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What is the Wendigo? Part 1

Algonquian folklore tells many fascinating stories of spirits, the stars and how the world was made. They also speak of dark creatures that inhabit the earth and make sleeping comfortably rather difficult. The Algonquian people are one of the most widespread North American native language groups, many still identify with them today. They were situated along the Atlantic coast, into the coast around the great lakes and throughout much of Canada. The cold would have been a huge struggle to deal with, particularly throughout winter when the snows began. Due to the extreme conditions people would have to create larger camps and rely on cached food to survive. Some would practice going hungry for several days. Naturally, not all would survive and many would die hungry, but according to legend, a small few would turn to cannibalism and those that did would transform into a hideous beast; the Wendigo.

The Wendigo is usually described as having an extremely gaunt figure, with its skin pulled tightly across its bones. It is said to have a gray complexion, the color of ash and large but sunken glowing yellow eyes that are pushed deep into their sockets. Its lips are bloody and tattered and underneath sit large yellowed fangs and a long tongue. Occasionally they are also pictured with matted hair that covers their body and antlers protruding from their heads. They are said to be anywhere between the average height of a man and four and a half meters tall. The one thing all Wendigo’s have in common is that they dine on humans.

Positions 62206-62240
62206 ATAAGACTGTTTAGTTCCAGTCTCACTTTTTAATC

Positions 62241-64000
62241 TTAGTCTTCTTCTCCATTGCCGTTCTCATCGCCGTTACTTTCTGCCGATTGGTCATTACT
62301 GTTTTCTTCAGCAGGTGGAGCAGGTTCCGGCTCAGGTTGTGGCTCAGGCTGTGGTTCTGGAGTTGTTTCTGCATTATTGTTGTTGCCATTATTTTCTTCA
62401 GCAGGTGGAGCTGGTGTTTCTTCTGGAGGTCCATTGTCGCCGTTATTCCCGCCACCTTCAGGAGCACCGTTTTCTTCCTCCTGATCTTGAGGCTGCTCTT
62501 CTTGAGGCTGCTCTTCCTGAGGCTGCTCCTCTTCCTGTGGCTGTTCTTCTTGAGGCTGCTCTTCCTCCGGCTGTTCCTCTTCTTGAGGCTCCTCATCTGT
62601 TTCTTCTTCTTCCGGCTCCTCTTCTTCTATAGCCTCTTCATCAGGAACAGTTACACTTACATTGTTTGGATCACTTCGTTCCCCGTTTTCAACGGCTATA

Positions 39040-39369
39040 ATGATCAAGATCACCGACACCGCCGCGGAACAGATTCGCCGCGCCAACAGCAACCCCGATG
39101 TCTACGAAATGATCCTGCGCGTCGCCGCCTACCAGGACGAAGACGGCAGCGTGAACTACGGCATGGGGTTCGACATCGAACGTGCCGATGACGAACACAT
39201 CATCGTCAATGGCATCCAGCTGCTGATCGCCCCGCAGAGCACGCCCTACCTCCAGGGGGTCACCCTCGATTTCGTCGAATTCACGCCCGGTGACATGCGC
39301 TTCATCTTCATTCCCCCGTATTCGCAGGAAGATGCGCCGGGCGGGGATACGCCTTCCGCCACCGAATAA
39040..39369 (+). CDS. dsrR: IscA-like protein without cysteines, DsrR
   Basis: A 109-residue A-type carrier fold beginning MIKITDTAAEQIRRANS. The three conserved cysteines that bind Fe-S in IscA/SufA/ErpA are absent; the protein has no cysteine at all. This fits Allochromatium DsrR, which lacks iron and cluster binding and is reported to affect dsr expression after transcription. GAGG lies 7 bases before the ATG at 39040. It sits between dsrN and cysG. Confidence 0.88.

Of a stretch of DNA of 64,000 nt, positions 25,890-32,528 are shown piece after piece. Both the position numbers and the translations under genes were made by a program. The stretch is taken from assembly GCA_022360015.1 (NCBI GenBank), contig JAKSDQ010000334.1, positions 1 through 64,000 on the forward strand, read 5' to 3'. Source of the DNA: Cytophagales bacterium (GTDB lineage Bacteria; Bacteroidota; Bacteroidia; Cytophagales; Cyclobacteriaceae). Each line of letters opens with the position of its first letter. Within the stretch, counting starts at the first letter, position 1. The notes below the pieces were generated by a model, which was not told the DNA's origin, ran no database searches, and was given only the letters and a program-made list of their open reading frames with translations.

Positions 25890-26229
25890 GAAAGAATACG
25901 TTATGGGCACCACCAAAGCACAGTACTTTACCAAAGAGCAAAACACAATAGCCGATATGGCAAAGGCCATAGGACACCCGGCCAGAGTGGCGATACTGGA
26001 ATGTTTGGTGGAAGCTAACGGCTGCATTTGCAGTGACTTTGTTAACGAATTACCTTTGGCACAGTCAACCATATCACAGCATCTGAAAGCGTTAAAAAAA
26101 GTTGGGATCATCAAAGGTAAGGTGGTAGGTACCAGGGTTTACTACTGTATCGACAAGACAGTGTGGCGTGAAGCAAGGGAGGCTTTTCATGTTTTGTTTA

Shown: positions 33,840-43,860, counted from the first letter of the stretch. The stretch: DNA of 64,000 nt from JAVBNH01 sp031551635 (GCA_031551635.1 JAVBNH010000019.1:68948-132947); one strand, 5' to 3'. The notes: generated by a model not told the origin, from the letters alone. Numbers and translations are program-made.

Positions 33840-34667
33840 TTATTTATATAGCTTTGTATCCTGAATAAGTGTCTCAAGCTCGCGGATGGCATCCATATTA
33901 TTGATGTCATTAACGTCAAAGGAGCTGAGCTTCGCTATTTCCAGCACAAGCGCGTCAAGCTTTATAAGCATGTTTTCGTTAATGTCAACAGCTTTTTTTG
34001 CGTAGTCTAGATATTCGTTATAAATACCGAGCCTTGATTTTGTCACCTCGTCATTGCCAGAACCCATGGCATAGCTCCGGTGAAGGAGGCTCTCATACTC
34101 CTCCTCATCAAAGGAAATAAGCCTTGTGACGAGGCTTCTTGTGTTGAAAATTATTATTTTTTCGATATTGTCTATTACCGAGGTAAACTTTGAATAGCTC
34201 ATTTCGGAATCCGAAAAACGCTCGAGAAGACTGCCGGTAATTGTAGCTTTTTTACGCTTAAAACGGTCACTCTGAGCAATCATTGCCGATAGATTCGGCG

Though most beasts chase down their prey, the Wendigo has a different way of snaring its victims. It can mimic the sound of a human voice and it uses this to lure people away from their tribes and villages leaving them alone in the woods with nobody to help. Once the unwitting quarry is isolated, the Wendigo pounces and devours the poor soul.

Some stories say that the creature not only hunts and eats people, but it can also curse them. If there is a Wendigo near a settlement, it is said that its presence can infect the minds of its inhabitants, slowly turning them into ravenous cannibals as well.

As with most monsters, ghouls and spooky creatures, there are plenty of stories that tell of the Wendigo’s origins. One legend tells of a hunter, lost in the frozen forests during winter. With no food in sight he grew hungrier and hungrier until the pain became so strong that he turned to human flesh in order to survive. This act of cannibalism transformed him into a Wendigo, a crazed beast with an insatiable appetite for people.

Another popular tale is that of a brave warrior who feared he could not protect his tribe. In order to do this, he made a deal with an evil spirit, he sold his soul to become a fearsome creature that would destroy its enemies. When the battles were won and peace ensued, his monstrous form was no longer needed and the Wendigo was banished from its village to the wilderness. There it lived as an outcast feasting on anyone that crossed its path.

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